Jim, 71, called from Florida asking
if there was a problem with inflating his net worth when applying
for life insurance. An agent had solicited him to become the
insured for a large policy but Jim's $10,000,000 net worth wasn't
enough to justify the size of the policy so the agent told him
to claim a net worth of $15,000,000, something a good friend of
Jim's had done - and the source of Jim having met the agent. Jim's motivation
was the promise of a $200,000 bonus.
The director of insurance for a national investment
firm "A" informed me they had been contacted by an investment
advisor (sic) asking them to invest in the purchase of VUL policies
on the lives of some 100 parishioners willing to donate their
lives to enhance the investment return of a church foundation. Investment
firm "A" and several large life insurance companies / investment
firms were listed as corporate providers for this scheme.
My acquaintance knew his firm ("A") was not involved
and he contacted two of the others and was authoritatively informed
they not only were not corporate providers but showed the
hustler the door when he had called on them.
Finally, a useful tip for evaluating whether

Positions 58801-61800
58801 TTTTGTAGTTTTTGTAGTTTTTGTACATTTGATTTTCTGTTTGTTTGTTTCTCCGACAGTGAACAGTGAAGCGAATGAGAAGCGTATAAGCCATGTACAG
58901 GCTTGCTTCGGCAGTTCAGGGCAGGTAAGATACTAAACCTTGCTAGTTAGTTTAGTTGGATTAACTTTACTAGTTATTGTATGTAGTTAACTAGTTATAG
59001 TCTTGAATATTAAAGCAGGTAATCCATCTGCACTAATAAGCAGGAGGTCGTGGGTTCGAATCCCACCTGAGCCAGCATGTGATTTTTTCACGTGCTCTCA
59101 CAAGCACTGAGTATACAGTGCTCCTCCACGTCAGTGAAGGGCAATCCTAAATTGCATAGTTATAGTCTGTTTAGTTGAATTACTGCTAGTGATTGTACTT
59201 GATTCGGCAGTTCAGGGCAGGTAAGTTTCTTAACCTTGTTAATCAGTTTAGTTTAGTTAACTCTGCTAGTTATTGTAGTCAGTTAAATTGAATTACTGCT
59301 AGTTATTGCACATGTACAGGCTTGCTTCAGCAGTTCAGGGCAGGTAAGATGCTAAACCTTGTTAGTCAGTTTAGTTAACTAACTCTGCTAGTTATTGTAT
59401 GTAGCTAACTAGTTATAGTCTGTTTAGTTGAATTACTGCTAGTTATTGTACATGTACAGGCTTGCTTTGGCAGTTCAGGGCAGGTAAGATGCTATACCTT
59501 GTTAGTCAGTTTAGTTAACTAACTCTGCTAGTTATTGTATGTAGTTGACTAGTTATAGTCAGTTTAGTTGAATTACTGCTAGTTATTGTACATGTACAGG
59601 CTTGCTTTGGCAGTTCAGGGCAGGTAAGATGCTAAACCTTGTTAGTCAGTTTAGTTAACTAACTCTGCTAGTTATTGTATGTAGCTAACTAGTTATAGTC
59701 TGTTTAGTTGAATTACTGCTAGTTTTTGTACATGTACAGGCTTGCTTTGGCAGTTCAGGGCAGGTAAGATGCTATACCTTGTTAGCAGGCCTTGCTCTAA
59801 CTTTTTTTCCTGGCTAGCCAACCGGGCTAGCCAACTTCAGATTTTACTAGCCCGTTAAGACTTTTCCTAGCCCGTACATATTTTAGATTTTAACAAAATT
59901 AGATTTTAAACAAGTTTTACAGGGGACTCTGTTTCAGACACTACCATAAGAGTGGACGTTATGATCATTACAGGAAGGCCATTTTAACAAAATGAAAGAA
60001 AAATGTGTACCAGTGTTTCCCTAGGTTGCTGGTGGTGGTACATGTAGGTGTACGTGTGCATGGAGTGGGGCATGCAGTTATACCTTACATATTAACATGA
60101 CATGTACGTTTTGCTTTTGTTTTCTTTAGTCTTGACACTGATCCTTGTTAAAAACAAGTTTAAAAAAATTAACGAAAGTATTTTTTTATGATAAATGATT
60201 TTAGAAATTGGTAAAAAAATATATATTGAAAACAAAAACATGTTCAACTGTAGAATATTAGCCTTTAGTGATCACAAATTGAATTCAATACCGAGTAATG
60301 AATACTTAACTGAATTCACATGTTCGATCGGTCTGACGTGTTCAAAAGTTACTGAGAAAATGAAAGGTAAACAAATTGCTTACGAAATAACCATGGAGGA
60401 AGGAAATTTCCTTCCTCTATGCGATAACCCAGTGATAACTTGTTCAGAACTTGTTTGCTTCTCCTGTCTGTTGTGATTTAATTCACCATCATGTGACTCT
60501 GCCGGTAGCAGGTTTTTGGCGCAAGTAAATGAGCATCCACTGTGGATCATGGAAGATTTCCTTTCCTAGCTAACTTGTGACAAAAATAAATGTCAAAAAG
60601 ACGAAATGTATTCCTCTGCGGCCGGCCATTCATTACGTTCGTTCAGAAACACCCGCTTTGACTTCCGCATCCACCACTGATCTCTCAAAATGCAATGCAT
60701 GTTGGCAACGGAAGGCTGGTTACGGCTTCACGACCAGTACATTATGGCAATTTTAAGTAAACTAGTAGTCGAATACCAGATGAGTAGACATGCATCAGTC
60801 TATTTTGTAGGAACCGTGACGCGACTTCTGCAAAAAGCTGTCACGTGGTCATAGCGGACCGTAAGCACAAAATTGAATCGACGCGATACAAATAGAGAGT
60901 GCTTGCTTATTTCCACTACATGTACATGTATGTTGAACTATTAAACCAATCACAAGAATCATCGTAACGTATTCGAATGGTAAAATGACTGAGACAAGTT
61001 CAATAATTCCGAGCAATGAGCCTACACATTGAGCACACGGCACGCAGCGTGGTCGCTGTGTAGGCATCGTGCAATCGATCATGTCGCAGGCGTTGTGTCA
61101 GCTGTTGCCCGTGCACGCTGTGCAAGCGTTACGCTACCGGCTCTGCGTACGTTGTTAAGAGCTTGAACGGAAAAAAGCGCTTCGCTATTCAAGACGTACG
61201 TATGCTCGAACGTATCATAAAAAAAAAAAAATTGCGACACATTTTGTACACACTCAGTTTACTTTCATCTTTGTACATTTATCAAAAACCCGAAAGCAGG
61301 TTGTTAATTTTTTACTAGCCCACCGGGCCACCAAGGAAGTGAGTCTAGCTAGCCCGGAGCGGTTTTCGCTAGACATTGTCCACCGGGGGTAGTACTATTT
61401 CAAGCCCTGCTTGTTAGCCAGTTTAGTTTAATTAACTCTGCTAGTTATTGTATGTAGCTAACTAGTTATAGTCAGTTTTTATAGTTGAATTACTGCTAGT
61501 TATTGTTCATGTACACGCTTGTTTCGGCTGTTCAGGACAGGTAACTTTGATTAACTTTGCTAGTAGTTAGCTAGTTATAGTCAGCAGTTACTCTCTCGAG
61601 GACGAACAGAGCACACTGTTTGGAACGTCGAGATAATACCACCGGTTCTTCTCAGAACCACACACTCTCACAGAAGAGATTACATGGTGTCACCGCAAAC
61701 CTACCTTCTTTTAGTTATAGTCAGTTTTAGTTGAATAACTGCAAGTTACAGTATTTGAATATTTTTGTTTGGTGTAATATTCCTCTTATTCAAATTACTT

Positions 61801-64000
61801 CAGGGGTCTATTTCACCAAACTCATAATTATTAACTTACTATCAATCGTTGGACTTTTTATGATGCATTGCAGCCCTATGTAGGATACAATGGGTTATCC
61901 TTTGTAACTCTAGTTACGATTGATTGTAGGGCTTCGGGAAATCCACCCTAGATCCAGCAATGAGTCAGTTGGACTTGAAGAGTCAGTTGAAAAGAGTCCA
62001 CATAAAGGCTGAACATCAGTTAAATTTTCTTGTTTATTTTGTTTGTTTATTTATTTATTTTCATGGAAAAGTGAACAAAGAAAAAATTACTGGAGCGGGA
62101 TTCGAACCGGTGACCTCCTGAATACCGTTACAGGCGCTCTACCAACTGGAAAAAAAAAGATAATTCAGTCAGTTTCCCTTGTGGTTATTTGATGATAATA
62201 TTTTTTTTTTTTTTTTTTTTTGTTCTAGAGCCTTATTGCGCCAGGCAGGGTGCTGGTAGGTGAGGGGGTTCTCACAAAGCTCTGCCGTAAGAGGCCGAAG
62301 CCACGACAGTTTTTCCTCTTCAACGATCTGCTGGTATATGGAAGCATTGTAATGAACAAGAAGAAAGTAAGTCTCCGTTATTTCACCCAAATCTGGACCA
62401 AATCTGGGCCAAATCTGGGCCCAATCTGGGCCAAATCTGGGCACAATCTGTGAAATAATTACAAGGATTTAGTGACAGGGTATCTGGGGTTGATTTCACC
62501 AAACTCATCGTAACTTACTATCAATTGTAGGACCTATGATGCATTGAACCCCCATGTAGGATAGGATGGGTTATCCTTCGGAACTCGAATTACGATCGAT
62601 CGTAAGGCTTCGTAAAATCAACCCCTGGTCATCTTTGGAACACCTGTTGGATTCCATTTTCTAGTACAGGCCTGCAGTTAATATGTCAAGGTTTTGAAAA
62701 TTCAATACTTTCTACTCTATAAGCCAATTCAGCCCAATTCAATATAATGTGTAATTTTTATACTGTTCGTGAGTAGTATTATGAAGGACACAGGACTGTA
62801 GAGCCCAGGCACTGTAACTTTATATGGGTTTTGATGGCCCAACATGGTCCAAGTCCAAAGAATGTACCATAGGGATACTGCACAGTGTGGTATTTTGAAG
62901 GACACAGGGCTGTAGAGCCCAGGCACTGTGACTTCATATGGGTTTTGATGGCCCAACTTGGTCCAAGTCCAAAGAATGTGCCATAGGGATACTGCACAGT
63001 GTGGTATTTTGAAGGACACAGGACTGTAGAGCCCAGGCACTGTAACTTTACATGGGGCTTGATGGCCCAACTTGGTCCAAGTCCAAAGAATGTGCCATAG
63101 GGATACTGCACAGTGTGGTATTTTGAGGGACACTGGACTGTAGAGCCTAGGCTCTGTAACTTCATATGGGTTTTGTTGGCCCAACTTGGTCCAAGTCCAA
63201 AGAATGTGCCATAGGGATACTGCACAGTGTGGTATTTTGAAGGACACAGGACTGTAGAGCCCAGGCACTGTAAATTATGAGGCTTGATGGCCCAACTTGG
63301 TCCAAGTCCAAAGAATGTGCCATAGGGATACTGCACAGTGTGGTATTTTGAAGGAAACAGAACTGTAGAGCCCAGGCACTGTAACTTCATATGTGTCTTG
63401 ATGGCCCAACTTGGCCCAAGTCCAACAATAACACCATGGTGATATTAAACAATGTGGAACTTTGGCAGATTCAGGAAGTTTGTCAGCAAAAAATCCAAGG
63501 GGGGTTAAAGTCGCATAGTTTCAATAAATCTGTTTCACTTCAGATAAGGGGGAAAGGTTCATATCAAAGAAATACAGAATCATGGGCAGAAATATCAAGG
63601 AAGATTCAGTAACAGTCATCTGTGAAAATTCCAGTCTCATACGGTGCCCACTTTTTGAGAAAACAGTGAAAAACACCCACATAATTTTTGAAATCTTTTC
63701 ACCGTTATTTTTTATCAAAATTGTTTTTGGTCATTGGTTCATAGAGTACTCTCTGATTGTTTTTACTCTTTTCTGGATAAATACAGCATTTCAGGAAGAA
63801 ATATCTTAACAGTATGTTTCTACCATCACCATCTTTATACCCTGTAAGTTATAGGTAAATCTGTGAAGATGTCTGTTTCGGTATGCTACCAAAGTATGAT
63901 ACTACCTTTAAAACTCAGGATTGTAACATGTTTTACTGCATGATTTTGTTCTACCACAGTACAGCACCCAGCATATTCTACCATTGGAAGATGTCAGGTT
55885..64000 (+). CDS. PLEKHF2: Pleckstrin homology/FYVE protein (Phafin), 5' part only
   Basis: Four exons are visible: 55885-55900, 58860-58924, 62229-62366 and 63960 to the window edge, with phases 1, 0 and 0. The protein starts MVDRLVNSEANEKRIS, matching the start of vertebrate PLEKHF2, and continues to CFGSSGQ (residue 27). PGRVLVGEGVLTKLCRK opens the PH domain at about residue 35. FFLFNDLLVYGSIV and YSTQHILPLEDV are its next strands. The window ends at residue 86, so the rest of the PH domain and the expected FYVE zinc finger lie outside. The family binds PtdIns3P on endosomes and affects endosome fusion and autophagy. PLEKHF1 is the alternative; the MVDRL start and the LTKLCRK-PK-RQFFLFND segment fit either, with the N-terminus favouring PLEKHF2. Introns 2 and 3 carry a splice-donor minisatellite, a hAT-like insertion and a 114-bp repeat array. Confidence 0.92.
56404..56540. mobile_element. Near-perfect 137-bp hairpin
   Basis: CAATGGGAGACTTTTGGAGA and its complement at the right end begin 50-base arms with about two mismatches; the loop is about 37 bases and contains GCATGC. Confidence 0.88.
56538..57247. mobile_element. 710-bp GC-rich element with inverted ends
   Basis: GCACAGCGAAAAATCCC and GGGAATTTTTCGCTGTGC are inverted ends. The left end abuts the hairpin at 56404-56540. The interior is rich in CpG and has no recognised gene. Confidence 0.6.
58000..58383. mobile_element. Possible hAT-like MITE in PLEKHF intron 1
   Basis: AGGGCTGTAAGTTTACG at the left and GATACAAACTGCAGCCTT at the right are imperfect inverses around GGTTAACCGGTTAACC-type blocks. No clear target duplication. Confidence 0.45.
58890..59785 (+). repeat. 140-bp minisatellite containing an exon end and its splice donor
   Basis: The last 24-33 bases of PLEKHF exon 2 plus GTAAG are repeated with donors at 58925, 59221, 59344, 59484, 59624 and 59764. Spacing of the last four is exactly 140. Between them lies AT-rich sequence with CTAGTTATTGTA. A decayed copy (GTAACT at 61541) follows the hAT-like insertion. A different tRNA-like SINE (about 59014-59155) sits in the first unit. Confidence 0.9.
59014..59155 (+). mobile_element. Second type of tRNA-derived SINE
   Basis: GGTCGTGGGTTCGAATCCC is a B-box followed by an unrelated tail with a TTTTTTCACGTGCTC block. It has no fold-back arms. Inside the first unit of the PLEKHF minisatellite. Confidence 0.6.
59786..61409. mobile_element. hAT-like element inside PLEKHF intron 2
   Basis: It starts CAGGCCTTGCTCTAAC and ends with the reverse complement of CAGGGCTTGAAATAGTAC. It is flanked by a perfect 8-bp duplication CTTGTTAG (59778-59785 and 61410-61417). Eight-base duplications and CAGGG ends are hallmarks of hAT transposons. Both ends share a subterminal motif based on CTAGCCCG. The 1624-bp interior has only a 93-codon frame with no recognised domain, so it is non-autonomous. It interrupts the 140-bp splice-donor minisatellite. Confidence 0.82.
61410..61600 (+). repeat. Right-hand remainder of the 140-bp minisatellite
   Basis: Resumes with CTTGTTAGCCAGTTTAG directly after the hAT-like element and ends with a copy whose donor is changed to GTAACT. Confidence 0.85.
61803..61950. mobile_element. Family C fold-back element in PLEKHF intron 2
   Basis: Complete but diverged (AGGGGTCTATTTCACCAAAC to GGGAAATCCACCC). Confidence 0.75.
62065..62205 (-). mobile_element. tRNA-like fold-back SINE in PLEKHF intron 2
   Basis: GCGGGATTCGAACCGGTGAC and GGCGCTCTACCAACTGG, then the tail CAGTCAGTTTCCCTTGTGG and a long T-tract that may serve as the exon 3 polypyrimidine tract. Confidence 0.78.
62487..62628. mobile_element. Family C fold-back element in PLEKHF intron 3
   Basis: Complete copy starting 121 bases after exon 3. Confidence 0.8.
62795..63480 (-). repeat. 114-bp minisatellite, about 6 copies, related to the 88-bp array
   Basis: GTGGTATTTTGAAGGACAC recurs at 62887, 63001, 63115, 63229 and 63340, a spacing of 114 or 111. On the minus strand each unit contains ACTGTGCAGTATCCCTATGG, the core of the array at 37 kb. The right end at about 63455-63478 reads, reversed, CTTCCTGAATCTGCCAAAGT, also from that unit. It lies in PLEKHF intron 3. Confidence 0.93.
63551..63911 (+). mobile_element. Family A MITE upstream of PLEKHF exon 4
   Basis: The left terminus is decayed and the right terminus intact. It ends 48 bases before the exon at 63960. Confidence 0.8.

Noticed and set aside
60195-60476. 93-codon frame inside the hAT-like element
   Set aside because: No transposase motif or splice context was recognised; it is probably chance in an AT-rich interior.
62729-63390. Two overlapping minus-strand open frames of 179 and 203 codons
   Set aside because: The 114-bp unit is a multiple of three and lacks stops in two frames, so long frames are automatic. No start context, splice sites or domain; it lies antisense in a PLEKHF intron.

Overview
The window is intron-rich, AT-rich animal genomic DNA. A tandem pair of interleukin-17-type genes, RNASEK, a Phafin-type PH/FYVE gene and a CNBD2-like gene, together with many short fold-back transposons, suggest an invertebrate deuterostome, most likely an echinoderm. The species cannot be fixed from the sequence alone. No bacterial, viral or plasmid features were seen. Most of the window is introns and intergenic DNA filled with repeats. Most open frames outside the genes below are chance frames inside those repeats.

a client should sell their policy in the life settlement market:
We contributed this sample case study for
the October 31 BusinessWeek story "Wanted: Your
Life Insurance" that focused on Bob, 72. Bob, who has
had significant heart disease during the past decade, purchased
a $1,000,000 universal life policy at age 52. His agent
wanted him to sell his policy having cash surrender values of $100,000
for $175,000 to a life settlement firm. But our calculations indicated
that Bob could hang on to the policy for another five years (Bob has
a life expectancy of eight years) without paying any further premiums
and sell it to a life settlement firm for around $475,000 in five years.
This price is possible because Bob's life expectancy would then be around
three years. By hanging on to the policy there is about a 30%
probability Bob will die during this five years, with his family
getting the full benefit of the $1,000,000 policy. If Bob survives
and the life settlement business still exists, he should be able to sell
the policy for about $475,000. Bob's risk is that the life settlement
business is gone - most likely because of government regulations.